9 Things To Know About Breastfeeding On A Cruise

Just because you're traveling, doesn't mean you have to stop breastfeeding. In most cases it simply requires a little prep work in advance, but nothing too challenging or daunting. Since summer is (almost) here and many families opt to sail the high seas, learning about the things to know about breastfeeding on a cruise before you go should be on the top of your to-do list.

As a new mom, preparation is the name of the game. Making special arrangements won't be necessary for your sea trip, but a little forethought can go a long way. For cruises especially, a little prep work is recommended for extra smooth sailing. The areas you may want to focus on specifically are pre-boarding security procedures and proper breast milk storage. If you have both of those areas covered, everything else will be simple. Beyond that, acquainting yourself with the cruise line's guidelines and policies is also a good idea.

Additionally, depending on whether your baby is with you for the cruise or not, there may be some very specific things to consider and address before you board. Here are seven things you'll want to think about before you get on a cruise ship as a breastfeeding mother.


Breastfeed On Demand If Baby Is With You

Just like flying, being on a cruise ship can be very stimulating and sometimes overwhelming for a baby. To help with that, author and international board certified lactation consultant with Tiny Tummy Lactation Services Tori Sproat tells Romper that moms should nurse on demand.

"You may find your baby is nursing more frequently on your vacation and the reasoning is two-fold," she says. "There's a lot of new experiences and baby gets comfort from nursing and many cruises are in more humid and warm climates so human milk is hydrating for them."


Make Room For Your Baby

While babies are small, the things they require to travel are not.

"Make sure you choose a cabin that is large enough to accommodate your baby and their gear," Gina Cicatelli Ciagne, a certified lactation consultant, tells Romper. She also suggests, that you "think ahead about those nighttime feedings and try to position baby’s sleeping area is in close proximity to you."


Know Your Rights

There have been stories in the news over the past few years about women on cruise ships being told they couldn't breastfeed. But that's total bull. Many cruise lines have breastfeeding clauses built into their policies, like this one from Carnival Cruise which states:

"Nursing mothers have the right to breast feed in public or private areas and are not required to cover themselves while doing so. This policy is consistent with state law in 49 states in the U.S."


Check Local Laws In The Countries You're Visiting

You're protected by law to breastfeed where you want in the United States, but outside is questionable depending on where you're going.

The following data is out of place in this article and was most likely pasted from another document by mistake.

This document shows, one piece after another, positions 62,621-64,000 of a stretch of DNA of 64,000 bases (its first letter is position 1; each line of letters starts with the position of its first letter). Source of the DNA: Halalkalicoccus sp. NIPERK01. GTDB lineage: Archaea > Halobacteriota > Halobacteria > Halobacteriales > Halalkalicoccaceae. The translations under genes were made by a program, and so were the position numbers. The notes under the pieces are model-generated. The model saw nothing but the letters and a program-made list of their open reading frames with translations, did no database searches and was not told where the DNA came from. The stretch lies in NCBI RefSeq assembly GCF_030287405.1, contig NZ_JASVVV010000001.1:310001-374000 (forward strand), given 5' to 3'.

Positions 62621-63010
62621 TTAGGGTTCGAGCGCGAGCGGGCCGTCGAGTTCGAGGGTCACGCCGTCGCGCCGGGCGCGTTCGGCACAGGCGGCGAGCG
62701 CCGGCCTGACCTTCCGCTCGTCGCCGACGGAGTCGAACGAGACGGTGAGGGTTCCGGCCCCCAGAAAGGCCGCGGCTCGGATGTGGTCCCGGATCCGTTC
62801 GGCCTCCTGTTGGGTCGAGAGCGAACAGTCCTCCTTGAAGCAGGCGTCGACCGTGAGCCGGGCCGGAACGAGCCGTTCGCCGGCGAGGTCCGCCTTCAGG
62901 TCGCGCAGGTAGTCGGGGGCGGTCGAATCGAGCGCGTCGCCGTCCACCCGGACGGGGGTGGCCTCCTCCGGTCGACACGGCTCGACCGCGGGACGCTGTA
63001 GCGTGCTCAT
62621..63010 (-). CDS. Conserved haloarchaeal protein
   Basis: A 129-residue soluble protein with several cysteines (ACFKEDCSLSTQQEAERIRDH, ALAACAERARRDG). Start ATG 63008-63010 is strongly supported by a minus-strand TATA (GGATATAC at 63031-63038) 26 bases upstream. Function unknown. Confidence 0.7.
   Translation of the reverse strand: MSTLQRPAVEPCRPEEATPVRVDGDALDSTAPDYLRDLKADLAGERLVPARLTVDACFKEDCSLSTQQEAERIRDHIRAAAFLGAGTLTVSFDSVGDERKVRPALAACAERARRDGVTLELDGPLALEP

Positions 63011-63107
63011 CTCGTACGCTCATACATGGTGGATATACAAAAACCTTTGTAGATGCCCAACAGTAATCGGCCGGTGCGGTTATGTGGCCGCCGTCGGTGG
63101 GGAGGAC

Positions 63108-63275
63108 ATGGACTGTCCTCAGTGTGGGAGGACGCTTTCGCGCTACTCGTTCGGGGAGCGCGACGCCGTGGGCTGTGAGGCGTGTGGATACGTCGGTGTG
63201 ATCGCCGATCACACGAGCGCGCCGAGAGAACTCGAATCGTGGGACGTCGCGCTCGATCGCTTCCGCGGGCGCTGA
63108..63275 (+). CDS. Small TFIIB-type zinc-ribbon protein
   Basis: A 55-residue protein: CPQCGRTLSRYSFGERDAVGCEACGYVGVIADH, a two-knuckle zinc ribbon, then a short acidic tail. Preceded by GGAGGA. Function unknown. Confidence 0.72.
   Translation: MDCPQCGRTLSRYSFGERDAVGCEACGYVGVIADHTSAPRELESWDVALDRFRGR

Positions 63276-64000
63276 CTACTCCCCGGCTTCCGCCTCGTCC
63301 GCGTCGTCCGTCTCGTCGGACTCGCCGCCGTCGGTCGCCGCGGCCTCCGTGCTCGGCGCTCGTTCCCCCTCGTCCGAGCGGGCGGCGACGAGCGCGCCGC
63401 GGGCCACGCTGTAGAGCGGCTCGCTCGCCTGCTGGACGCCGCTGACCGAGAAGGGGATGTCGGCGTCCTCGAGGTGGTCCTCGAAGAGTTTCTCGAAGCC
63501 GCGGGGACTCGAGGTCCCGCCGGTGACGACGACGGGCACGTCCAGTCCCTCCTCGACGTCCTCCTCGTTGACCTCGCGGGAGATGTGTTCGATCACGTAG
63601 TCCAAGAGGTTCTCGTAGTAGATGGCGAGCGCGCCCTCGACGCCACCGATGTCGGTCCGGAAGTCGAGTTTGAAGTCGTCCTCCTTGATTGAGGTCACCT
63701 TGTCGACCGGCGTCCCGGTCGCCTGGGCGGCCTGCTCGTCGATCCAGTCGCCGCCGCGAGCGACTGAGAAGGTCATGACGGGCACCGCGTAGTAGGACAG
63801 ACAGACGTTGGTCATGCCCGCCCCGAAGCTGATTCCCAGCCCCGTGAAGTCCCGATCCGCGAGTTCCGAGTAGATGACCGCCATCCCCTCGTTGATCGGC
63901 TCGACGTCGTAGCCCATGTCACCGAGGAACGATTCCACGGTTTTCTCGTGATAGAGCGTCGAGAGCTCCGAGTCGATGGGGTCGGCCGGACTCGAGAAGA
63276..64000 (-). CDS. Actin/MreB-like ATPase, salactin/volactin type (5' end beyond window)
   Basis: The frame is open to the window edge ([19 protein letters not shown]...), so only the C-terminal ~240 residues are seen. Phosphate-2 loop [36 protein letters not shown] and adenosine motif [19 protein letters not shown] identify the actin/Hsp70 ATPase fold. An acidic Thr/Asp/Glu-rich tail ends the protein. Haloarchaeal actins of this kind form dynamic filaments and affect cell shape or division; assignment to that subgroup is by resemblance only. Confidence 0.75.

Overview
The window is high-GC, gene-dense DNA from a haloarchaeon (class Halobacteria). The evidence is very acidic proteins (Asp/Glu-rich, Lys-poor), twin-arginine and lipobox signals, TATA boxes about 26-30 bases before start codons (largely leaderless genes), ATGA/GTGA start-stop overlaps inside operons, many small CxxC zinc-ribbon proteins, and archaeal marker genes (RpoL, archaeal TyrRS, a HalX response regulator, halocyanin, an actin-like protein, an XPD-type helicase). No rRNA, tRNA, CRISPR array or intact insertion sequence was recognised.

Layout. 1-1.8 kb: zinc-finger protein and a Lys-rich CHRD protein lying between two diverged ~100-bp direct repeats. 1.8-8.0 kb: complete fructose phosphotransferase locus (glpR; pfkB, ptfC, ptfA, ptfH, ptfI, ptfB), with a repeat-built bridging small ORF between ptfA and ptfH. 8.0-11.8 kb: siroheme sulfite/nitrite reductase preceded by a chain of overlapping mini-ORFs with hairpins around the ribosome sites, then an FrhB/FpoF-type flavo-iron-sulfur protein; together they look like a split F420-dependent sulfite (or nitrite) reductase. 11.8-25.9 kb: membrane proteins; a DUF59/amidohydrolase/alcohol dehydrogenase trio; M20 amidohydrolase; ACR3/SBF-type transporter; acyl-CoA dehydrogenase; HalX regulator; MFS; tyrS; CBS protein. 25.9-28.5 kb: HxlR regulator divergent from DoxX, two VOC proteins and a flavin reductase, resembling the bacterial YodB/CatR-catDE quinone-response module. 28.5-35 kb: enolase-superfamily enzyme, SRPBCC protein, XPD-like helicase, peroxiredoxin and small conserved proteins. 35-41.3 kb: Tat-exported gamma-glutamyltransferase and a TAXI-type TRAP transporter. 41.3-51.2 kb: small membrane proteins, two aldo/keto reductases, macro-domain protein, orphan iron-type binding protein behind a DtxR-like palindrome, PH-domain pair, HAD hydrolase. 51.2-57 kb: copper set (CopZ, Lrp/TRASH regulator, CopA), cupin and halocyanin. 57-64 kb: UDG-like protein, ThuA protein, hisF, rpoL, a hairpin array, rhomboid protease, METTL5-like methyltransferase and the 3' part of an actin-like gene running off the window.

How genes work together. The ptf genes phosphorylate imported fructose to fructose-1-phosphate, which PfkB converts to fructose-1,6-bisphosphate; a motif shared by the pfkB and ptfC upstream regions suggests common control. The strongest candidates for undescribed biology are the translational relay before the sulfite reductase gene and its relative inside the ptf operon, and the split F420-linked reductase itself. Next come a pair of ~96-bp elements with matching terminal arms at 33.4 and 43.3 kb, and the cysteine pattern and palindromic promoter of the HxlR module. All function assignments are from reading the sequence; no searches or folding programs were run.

"Check out local laws related to breastfeeding for the countries where you will be docking and visiting," Ciagne suggests. "A nursing shawl or cover-up can be convenient in these situations as well."


Bring Supplies If You Plan On Using On Board Child Care Services

Many cruise lines have on board babysitting services. If you want to use them at any point during your trip, you'll just need to do a little prep work.

"Should you take advantage of any infant care services on board, you'll need a hand pump and one to two bottles to bring with you for the separation," Sproat says. "Most cruise lines will have facilities to help you clean these supplies, thankfully. You shouldn't need a full pump set if baby is with you."


Stored Breast Milk May Need To Be Screened By Security Officials

Szerdahelyi Adam/Fotolia

If you're bringing breast milk or formula on board a cruise ship it may need to be checked by members of the Transportation Security Administration (TSA), per the organization's guidelines on the website. If you don't want the breastmilk or formula opened, you can opt to have it screened by X-ray if available. The best thing to do is to alert an agent that you have these items before the screening process starts.


Pump If Baby Is Not With You

"If baby is not with you, you'll need to pump in preparation for departure," Sproat says. "The easiest way to do this is to pump after morning and bedtime feeds in the weeks leading up to departure."

She also recommends that breastfeeding moms bring their pumps on the cruise and says, "You will need to pump every three hours to maintain supply," she says. "Hand expression during your excursions will help you off of the boat."


Ask About Storage Ahead Of Your Trip

Sporat suggests calling your cruise lie in advance to see if you have a freezer to store the milk. Another thing to keep in mind is that, although many cruise lines have mini-fridges in the room, these are often not cold enough to safely store milk, as noted on the Traveling Mom website. It's suggested that you talk to your cabin steward about getting a larger fridge for medical purposes or storing your milk in a central fridge.


You're Allowed To Bring A Personal Cooler

If you want to keep milk cool for off-boat excursions, you may want a personal cooler with you. Per the TSA website, "ice packs, freezer packs, frozen gel packs, and other accessories to cool formula, breast milk, and juice are allowed in carry-on." The coolers permitted on cruises have to be personal size (not large, or oversize). Each cruise line has their own dimension specifications so it's best to check ahead of time.

Traveling as a breastfeeding mother isn't impossible, it just takes a little more advanced planning. Creating memories on a cruise trip is certainly a beautiful experience whether you're with your baby or not. As long as you're privy to a few of these things before you leave, it should be smooth sailing.